A Strategy for Moving Forward: A Better Way Forward

A better way forward aims to draw prospective atudents in by advertising the quality and affordability of education at GPC. Photo courtesy of Barbara Obrentz and GPC Marketing Team
A better way forward aims to draw prospective atudents in by advertising the quality and affordability of education at GPC. Photo courtesy of Barbara Obrentz and GPC Marketing Team

By Farhin Lilywala

Over the past two or three years, GPC’s enrollment decreased. There is a smaller high school pool to bring students in from. The economy is soft, and people have fewer dollars to spend. According to Barbara Obrentz, Director of Marketing and Chief Public Information Officer, all of these factors began the conversation for GPC’s new recruitment campaign: Better Way Forward.

Moreover, shadowing events in the recent past such as the money deficit and a scandal revolving around the college’s former president could have affected the reflection of the college in the media.

When asked about the effect on enrollment, Obrentz said, “Yes, when anything happens where that is casting a shadow of doubt, you have to think that there are some people that would just take that at its face-value and not investigate further. I have no data to say that this impacted us any more or less than the other situations that I have described to you.”

In the eyes of the marketing team, it was time to take action for the sake of the college.

“It was really important for us to redefine our brand and who we are,” Obrentz said.

To begin this process, Obrentz’s team conducted focus groups to assess whether this new strategy would work. Five groups of students were taken into consideration: prospective students who had inquired, first year students, students beyond the first semester, students who had been admitted but didn’t enroll, and high school students who had not inquired.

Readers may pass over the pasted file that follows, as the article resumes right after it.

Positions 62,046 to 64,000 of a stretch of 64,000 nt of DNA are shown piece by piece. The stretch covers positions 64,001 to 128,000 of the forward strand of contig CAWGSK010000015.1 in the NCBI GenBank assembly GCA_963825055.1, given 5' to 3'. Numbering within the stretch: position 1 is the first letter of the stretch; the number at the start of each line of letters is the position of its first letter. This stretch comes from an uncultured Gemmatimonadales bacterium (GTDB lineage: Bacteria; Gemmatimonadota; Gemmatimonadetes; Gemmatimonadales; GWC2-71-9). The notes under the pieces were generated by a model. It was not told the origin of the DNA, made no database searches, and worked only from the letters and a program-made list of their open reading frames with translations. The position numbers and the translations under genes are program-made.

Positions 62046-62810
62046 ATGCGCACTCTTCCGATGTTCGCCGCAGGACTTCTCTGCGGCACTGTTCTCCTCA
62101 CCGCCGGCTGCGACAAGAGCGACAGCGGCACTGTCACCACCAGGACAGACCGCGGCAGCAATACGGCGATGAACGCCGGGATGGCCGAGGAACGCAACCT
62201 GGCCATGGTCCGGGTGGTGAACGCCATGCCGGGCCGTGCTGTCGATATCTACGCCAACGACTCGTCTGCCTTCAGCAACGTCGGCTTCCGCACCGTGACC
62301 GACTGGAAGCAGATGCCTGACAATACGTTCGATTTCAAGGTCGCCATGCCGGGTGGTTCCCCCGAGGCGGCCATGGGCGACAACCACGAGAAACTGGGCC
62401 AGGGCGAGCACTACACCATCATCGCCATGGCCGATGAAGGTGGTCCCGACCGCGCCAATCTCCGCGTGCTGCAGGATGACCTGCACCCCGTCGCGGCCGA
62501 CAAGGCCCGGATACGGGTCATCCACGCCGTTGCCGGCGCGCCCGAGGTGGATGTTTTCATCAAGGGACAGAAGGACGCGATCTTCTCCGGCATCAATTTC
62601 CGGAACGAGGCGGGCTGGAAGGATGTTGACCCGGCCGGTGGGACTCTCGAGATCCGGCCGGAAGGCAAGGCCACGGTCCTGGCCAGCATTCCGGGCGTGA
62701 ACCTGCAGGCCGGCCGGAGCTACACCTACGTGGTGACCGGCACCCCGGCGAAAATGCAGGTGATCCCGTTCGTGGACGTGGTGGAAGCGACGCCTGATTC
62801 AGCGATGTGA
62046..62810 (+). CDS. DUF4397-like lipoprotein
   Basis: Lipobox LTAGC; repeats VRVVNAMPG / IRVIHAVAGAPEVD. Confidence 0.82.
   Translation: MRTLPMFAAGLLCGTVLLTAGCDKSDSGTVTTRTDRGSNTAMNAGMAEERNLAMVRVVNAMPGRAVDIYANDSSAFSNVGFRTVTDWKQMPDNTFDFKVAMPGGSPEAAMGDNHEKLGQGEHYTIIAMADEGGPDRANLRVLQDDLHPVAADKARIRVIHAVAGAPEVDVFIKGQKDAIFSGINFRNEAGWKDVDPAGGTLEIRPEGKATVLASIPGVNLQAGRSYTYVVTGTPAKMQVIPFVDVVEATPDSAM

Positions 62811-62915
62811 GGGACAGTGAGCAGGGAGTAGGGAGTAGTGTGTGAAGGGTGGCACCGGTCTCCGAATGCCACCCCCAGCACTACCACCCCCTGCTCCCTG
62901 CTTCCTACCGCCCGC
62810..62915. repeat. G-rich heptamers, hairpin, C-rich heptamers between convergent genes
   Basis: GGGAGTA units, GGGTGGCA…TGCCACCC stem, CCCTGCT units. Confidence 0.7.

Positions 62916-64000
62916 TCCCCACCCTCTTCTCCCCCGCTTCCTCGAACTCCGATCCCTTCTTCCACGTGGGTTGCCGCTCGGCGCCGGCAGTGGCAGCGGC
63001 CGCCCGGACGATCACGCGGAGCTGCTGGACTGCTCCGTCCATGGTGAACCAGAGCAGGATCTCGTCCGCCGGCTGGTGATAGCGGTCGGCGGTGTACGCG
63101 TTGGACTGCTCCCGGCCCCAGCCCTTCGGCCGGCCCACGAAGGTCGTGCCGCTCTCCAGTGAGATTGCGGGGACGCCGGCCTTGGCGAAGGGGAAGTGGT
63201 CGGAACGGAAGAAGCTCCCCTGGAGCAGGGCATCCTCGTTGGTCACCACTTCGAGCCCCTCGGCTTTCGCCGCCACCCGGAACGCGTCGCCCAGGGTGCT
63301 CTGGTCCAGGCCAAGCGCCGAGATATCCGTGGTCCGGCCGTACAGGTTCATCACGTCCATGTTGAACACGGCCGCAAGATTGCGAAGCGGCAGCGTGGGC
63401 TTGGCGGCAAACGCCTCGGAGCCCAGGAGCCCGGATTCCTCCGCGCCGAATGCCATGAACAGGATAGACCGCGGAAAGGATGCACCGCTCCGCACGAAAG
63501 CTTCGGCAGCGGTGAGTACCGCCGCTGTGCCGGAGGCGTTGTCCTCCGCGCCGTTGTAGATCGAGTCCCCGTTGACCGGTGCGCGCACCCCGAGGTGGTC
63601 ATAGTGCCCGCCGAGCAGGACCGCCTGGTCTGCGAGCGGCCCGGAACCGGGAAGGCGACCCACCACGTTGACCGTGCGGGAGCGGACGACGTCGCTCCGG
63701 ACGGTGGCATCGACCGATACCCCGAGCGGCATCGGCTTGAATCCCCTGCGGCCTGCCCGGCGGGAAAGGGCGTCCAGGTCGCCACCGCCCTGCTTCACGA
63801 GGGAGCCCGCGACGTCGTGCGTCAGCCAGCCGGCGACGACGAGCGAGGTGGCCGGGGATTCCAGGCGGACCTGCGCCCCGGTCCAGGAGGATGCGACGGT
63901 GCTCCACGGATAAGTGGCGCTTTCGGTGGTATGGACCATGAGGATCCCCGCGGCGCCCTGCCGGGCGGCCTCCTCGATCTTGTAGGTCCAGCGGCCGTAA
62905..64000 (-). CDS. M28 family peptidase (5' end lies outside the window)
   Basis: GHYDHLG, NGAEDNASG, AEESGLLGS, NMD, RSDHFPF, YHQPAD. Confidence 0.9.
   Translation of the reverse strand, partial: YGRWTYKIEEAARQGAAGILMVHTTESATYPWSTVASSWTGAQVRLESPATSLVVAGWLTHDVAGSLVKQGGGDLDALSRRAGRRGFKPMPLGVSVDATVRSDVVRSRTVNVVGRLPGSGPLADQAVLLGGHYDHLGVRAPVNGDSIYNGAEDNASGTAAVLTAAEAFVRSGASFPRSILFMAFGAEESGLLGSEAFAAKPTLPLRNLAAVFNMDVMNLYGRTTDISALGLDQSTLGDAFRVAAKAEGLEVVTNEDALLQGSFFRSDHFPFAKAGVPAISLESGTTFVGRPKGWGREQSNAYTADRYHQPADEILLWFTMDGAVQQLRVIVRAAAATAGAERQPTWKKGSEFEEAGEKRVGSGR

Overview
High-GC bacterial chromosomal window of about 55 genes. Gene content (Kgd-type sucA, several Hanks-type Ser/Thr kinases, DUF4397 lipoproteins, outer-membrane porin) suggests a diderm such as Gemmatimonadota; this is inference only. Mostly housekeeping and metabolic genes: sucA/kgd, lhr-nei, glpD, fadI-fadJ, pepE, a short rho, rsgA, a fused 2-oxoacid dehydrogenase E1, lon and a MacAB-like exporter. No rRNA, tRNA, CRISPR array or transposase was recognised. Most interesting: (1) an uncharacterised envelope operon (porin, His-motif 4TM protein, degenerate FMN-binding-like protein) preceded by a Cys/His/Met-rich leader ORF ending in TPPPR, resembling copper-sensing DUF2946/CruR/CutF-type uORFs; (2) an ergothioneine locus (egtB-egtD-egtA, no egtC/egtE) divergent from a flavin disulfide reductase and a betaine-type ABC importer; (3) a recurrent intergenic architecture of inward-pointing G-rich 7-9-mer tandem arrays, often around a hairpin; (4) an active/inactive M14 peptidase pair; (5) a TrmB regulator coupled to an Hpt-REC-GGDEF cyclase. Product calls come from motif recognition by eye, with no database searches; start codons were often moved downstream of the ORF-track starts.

“We really wanted to get student opinion, because the adults speaking to one another is just perception. So, we specifically went to focus groups that we felt were the most appropriate,” said Obrentz.

After receiving encouraging results from the focus groups, the marketing team proceeded with implementing the new strategy. To make the adveritising paraphernalia (i.e. cards, flyers, banners for buses and trains), the new campaign cost approximately $200,000 to $250,000 through allocated Marketing and Communication operating dollars.

As a part of the process, the marketing team redesigned the GPC website homepage. According to Obrentz, the next steps are redesigning the rest of the website as well as incorporating the GPC Mobile App and social media.

Through this consistent advertising approach, Obrentz and her team hope to fight the misleading perceptions of community colleges and the students that attend them.

Obrentz said, “I think that we need to get over the negativity of the perception that it’s for dummies or for students who have problems or students who flunk out and come back. So that’s what we’re finding. We have an uphill communications challenge.”

The Collegian

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